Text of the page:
A Legal Approach Toward Racial Justice: In Our Workplaces to Our Shared Spaces
We, Tom Scheuermann and Robert T. Carter, espoused a skeptical view about the state of race relations three years ago in our 2012 law review article on race-based traumatic stress in the workplace (webpage publications). We documented that while racial harassment and discrimination in the workplace was still occurring, and that many EEOC complaints and Title VII-based lawsuits had been brought to address it, legal redress for aggrieved employees of color remained a daunting and often futile proposition.
We point out that race is still very real and matters a great deal in the 21st Century. Recent events and racist comments, symbols and acts on college campuses, the weakening of voting rights, racial profiling in stores and other public places, and the deaths of minority men and women during interactions with the police in across the country; have heightened growing awareness of the persistent disparities in treatment of Blacks and Latinos by the criminal justice system; and continuing challenges faced by people in many walks of life, including employees provides ample evidence that race matters. We argued in 2012 that Civil Rights and anti-discrimination laws, as enforced (i.e. unevenly), were and are inadequate to address racial discrimination and harassment in the employment or other setting. We advocate for redress that uses both organizational and legal processes that deal effectively with the realities of racism in the workplace as well as the broader society. We advocate expanding an approach to legal redress that encompasses policies and practical steps; coupled with an application of broader legal strategies on the part of employers and employees that we called Shared Responsibility.
The Shared Responsibility framework is both a comprehensive and realistic basis for using existing discrimination and harassment laws to address incidents of racism. Building on the Shared Responsibility for the employment setting, we introduce a “Societal Responsibility” approach. We believe that this broader approach (as with Shared Responsibility) is not only legally defensible and would serve to reduce racial discrimination and harassment, but it provides a basic framework for collaboration across racial lines, different perspectives, and different levels of power in society.
When determining how best to prevent or respond to racist “acts” in the workplace, flying a confederate flag in public, or dismissing the impact of racial bias in public housing – we advocate using a negligence law standard: We do know, or should know by now that some of our practices and policies in fact constitute racial discrimination or harassment and that such experiences for targets can cause psychological and emotional injury, physical harm and trauma, even when they are not done intentionally. Recently, in racial harassment law, the U.S. Circuit Court of Appeals for the 4th Circuit ruled that even one racial slur may be actionable: The repeated use of a racial slur in an isolated incident can create a hostile work environment, the Fourth Circuit ruled en banc in May 2015.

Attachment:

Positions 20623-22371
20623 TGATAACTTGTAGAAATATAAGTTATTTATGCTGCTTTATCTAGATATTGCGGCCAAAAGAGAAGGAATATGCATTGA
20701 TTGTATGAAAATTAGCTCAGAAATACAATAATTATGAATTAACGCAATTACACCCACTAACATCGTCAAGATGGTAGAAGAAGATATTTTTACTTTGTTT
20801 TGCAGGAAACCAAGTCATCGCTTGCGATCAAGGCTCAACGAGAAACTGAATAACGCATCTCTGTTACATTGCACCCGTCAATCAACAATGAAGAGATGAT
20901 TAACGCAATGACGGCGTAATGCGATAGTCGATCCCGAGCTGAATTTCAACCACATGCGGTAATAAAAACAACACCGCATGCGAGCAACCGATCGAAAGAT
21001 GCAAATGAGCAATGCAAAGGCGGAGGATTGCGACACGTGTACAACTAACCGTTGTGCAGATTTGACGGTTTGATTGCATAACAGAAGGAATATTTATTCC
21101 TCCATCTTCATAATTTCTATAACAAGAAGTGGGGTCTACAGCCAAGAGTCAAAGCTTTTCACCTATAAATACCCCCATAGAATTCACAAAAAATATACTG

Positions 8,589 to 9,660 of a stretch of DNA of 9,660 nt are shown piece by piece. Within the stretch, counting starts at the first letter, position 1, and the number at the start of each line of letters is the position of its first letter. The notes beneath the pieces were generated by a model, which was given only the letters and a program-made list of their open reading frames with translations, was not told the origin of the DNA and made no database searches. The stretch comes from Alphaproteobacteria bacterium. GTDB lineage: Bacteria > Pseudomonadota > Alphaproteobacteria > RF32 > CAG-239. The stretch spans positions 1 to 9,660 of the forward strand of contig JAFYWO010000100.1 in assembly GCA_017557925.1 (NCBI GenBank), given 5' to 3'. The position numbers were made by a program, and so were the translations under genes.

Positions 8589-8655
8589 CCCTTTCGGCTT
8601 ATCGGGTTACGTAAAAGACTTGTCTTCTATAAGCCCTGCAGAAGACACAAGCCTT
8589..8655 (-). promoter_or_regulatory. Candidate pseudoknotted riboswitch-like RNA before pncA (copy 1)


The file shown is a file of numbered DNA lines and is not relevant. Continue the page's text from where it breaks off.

Working together from a combined psychological and legal perspective, our work in the area of racial harassment and discrimination specifically demonstrates that harm can result in debilitating stress for people who have racial encounters that are emotionally painful – i.e. race-based traumatic stress (RBTSI) injury (See Evidence for Race-Based Traumatic Stress Injury –Blog this web page and publications).
Shared Responsibility in the Workplace
In the workplace context, we argued that a comprehensive framework for and approach to harassment and discrimination should address issues experienced by employers and aggrieved employees; and be viable for lawyers and judges as well.
Part of the approach to redress is legal, with four components. We noted that, if after exhausting internal procedures and an aggrieved employee might file a lawsuit, the course of legal action would depend on the specific situation and facts of the case, and could include one or more of the following causes of action: Title VII, Section 1981: Using federal law for cases involving severe and pervasive harassment or discrimination by the employer. Intentional infliction of emotional distress (IIED): Using state law; for cases involving extreme and outrageous behavior on the part of the employer, and/or their managers and supervisors, that is determined to be intentional. Negligent infliction of emotional distress (NIED): Using state law; for cases where it can be demonstrated that the employer had a responsibility to prevent and respond to harassment, and where their action or inaction resulted in the employee's injury. A "knew or should have known" standard, coupled with a determination of the proximate cause of the employee's injury, could be employed in these situations. Breach of contract: Using state law; for cases where it can be demonstrated that the employer did not follow the language of a contract or agreement with the employee, including the implied contract comprising employee handbooks and manuals."